Days Like These

It’s been a long, long time. School’s really eating up my time, so I have been away. I’ve got so many stories to tell you, and so much I want to hear from you – but that’s a conversation for another day.

He passed more than a week ago, and there was a week-long national mourning for the people of Singapore, and friends from all over the world. I’ve decided to make this post after the funeral procession ended just last Sunday. Photo credits to Straits Time Singapore, Channel News Asia and People’s Action Party’s Facebook group. 

——

29th March, 2015.

The sirens sounded throughout the entire country; to mark the minute of silence, a moment to mourn our passing former Prime Minister. Some quick shushes here and there, some side-way glances.

And the world fell silent.


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Some call our state authoritarian, some say it’s a “nanny state” or a state without fun and freedom. They call our leadership dictatorship, mock-democracy, iron-gripped totalitarianism or even brainwashed; similar to North Koreans. Some can’t tell us from China, others believed we were still a fishing village.

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What Mr.Lee believed in was Singapore.
All these time – after the World War 2 seige by the Japanese, after the British left us, after we were ejected from Malaysia only after a short 2 years. He bravely believed. And it was because of he and his team that we’ve come this far.

Thatcher on LKY:

“Prime Minister, I wonder if it is true that when you were leaving Cambridge your tutor said “Well, Mr. Lee, when you get back I hope you will keep the flag flying”

and that you replied “When I get back I will make it my duty to get the flag down”.

And Freedom?

Westerners ridicule Singapore for restrictions on personal expression, on freedom of choice for their personal lifestyle and our ‘strict’ disciplined citizens.
Of course we’re not perfect, but I wouldn’t trade it for anything else.

What we ‘sacrificed’ for individual liberties for is a kind of freedom for our society.

——

Freedom is being able to step out late at night, to catch a movie or stroll by the beach.
Freedom is where your children can safely take the train by themselves, 10 miles away after dark.
Freedom is where I know there is nothing to fear in the back alleys.
Freedom is knowing I can fall asleep in a taxi, and the uncle would ferry me home and wake me up with a gentle tap.
Freedom is where you feel at home whilst wearing a hijab, a dastar or a tudung.

——

We were prepared to make our individual expression a bit less free in order to make our community a bit more whole. Where we are to embrace the Singapore’s pledge, working as one regardless or race. It is where the Muslim mosque is right across the road to a Christian church, and a Buddhist temple 2 blocks away. There’s a really good satay cart outside that Hindu temple too, maybe you’d like to bring back some to your Catholic church?

But that’s not where the crowd prayed at last week. Instead, they poured into the streets and into tribute centers.
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And these are our men and women.

 

This is the country where our people stood as one, and cried as one, regardless of beliefs and skin color. funeral-crowds-data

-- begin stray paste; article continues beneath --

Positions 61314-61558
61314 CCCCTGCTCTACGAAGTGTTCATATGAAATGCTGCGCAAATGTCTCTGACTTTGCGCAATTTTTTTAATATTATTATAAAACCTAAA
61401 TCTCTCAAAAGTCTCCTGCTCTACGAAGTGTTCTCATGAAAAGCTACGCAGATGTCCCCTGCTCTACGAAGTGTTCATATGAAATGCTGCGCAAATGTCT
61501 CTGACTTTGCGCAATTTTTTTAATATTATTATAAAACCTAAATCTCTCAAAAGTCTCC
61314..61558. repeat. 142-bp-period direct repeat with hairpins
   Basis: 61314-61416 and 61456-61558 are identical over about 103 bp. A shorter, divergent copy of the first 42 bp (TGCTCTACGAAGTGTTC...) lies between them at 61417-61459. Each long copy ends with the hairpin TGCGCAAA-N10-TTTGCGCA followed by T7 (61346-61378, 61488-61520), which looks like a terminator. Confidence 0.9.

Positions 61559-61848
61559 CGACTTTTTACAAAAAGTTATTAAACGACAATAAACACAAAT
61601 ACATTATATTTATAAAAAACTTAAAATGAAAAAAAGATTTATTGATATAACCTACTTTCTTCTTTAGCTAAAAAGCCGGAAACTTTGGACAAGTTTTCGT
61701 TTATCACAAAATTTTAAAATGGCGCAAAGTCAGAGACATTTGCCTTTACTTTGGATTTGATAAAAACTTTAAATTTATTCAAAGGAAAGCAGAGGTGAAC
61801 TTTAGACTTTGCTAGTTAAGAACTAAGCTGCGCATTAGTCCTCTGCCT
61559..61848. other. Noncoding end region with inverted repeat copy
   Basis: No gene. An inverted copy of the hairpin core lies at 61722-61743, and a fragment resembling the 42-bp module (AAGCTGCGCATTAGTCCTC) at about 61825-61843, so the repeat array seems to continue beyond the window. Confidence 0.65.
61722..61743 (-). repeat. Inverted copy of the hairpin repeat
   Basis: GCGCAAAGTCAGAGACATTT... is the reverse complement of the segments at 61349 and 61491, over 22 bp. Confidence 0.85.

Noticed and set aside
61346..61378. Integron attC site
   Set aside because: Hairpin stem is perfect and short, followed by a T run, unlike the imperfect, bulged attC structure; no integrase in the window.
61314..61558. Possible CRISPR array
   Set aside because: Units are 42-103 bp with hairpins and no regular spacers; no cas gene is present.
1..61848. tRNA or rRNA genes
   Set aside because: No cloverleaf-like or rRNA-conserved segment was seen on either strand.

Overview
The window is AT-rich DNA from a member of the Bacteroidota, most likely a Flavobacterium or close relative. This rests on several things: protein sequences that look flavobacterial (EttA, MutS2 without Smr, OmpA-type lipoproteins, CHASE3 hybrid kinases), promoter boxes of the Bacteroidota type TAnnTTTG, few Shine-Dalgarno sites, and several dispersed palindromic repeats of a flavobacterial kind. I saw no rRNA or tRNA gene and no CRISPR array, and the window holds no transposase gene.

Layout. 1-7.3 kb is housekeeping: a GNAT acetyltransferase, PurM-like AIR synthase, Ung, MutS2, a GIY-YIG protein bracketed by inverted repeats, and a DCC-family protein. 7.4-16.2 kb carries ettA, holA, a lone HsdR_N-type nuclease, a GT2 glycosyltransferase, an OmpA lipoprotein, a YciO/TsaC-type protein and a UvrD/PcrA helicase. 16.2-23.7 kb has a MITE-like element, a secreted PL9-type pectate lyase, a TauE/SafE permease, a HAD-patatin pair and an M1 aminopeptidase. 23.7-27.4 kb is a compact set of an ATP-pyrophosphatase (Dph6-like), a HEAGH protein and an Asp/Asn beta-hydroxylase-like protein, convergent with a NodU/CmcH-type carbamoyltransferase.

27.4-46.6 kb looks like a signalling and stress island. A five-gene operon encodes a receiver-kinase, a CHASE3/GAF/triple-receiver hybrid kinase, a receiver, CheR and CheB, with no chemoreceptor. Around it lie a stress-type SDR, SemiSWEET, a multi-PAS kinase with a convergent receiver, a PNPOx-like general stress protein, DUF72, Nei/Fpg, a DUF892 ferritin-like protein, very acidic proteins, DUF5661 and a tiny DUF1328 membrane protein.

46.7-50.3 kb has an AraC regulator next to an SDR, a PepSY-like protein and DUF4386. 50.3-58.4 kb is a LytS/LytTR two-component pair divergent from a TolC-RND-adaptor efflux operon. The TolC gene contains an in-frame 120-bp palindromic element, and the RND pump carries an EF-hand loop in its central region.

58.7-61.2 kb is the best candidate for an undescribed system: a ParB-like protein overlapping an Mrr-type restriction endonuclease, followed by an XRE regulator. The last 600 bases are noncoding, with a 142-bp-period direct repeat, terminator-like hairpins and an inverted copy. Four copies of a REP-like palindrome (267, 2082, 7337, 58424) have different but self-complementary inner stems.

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The padang queue, at 12 AM. 1427472444673840 This is the country where our people would wait for 10 hours in line, just to pay our final respects to Mr Lee, where our servicemen and servicewomen have to start cutting off the crowd. Where our transportation service have to be opened for 24 hours, just to cope with the crowd. 1427326191245734

The queue at Padang, 4am. 1427327236583832 This is the country where our people would line the streets as the State Funeral cortège passes through the heartlands, to send off a man who lived and breathed Singapore.

1427605443784483 1427606514422523 And as cortège passes, the people would lower their umbrellas, and get drenched in rain. Just so they could give Mr Lee a final salute, a final serenade of some of our Nation’s songs, and wave their flags proudly, shouting his name til throats go dry.

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Soldiers braving the rain giving Mr.Lee a final salute.

Do you want to know what he accomplished?
Then look around you; it’s more than the clean streets, waterways and high-rise buildings.

It’s our people.

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And the heavens cried during our first National Parade; where our people 50 years ago said to themselves:

“I must not fall. And if I must, then the flag – it must not fall.”

 

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This is the country where, 50 years ago – a man cried for a Nation.

And today, a nation weeps for him.

And all of the above, are my friends, my family, my brothers and my sisters.
Sons and Daughters of Singapore.

Days like these, where Singaporeans mourn as one. 
Days like these, we are all Singaporeans.

Not Singaporean Malay, not Singaporean Chinese, not
Singaporean Indian, not Singaporean Caucasian and the like.

Just Singaporeans.

Majulah Singapurah.

One thought on “Days Like These

  1. I’m so sorry to hear that such a great leader has passed. It is devastating, to lose a man who is so influential, who fought so bravely for a nation he truly believed in. But yet it is so inspiring, to see a nation brought together in such a time, to weep on each other’s shoulders and stand as one. It is clear that his impact was profound, and that he will long be remembered.

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